- People in service industries lose business as people put off work or do it themselves. For example, women decide to do their nails themselves and men have their wives to cut their hair instead of paying a barber. (I’m not trying to sound sexist, this happens.) People will mow their own lawn, walk their own dog, and paint their own house.
- Consumers go on vacation less. This translates into fewer hotel stays, less business at vacation spots, fewer kennel nights, and other income losses in the tourism industry. That means everyone from the miniature golf place to the hotel bar needs fewer employees.
- People also make fewer large purchases. For example, they will hold off on buying furniture, keep their car longer than they might otherwise do, and delay making home improvements.
- New home building stops, which affects contractors and suppliers to the building industry.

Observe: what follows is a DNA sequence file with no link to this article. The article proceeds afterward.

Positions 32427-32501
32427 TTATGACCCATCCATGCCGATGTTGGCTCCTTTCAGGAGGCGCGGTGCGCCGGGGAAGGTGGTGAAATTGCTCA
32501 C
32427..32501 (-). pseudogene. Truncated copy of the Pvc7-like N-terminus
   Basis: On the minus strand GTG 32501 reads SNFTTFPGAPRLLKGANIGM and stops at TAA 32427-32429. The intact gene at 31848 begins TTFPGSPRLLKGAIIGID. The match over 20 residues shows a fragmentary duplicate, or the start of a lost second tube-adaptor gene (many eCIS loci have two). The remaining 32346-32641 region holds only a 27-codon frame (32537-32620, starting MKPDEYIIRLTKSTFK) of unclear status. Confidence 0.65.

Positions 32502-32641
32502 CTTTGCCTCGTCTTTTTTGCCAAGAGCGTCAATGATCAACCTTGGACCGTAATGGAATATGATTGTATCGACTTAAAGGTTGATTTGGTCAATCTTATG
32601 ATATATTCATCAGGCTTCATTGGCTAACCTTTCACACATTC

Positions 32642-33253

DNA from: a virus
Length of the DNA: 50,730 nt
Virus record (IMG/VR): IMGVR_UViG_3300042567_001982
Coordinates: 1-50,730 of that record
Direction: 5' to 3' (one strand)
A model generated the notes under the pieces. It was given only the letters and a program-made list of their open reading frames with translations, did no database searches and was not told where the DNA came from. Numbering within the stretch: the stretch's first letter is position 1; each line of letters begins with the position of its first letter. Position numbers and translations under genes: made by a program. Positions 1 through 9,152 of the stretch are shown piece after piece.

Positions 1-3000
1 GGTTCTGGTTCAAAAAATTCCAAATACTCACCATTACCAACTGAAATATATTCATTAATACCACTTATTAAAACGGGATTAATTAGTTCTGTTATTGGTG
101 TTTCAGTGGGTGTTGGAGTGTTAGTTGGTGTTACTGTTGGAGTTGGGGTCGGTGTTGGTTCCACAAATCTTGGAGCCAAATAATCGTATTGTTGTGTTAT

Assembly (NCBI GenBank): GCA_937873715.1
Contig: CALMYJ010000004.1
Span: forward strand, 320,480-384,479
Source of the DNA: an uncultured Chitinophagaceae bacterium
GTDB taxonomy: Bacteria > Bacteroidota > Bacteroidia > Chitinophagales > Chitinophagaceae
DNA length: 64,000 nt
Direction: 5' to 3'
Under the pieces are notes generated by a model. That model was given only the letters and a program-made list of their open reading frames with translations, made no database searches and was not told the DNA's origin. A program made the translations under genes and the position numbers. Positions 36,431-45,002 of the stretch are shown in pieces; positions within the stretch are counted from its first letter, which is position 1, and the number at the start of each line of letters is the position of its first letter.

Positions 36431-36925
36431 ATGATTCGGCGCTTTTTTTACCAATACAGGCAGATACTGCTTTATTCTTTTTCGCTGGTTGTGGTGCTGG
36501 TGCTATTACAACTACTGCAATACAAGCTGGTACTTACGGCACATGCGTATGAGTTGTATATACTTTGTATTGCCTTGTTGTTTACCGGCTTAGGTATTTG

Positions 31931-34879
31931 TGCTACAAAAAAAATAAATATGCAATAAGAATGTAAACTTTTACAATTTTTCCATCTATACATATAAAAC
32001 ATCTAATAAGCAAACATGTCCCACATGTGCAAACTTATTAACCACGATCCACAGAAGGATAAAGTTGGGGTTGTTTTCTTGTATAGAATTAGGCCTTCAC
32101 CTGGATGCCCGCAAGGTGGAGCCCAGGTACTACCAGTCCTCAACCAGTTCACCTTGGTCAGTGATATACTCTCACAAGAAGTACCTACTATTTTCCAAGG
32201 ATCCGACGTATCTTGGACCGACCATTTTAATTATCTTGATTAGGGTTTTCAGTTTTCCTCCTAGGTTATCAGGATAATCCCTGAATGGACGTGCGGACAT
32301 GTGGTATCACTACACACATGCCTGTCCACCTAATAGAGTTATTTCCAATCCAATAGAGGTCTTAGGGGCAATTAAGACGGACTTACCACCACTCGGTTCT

- Taxes decline and municipalities cut back on services to save money. There may be fewer police officers, less frequent trash pickup, slower ambulance response times, longer lines at city and county offices, etc.
Surviving a Recession
It’s been said that it’s a recession when your neighbor loses his job, but a depression is when you lose yours. There’s a great deal of truth in that statement. The key to surviving a recession is to keep your job and/or have a steady source of income. Another way to weather a recession is not to have large, recurring debt payments, like a car payment or high credit card balances.
Job loss can lead to a cascading effect ending in the collapse of your personal economy. If you lose your job, debts will just suck you under. Without a job or other source of income, you cannot pay your bills, collectors will call you, you could lose your house, and you may lose your car. It drains any savings you may have leaves you far worse off, even after a recovery.
This is where a two-income family may have an advantage. Even if you are used to living on two incomes, you may be able to survive on one plus unemployment. Just give up any expensive habits and cut back on non-critical spending.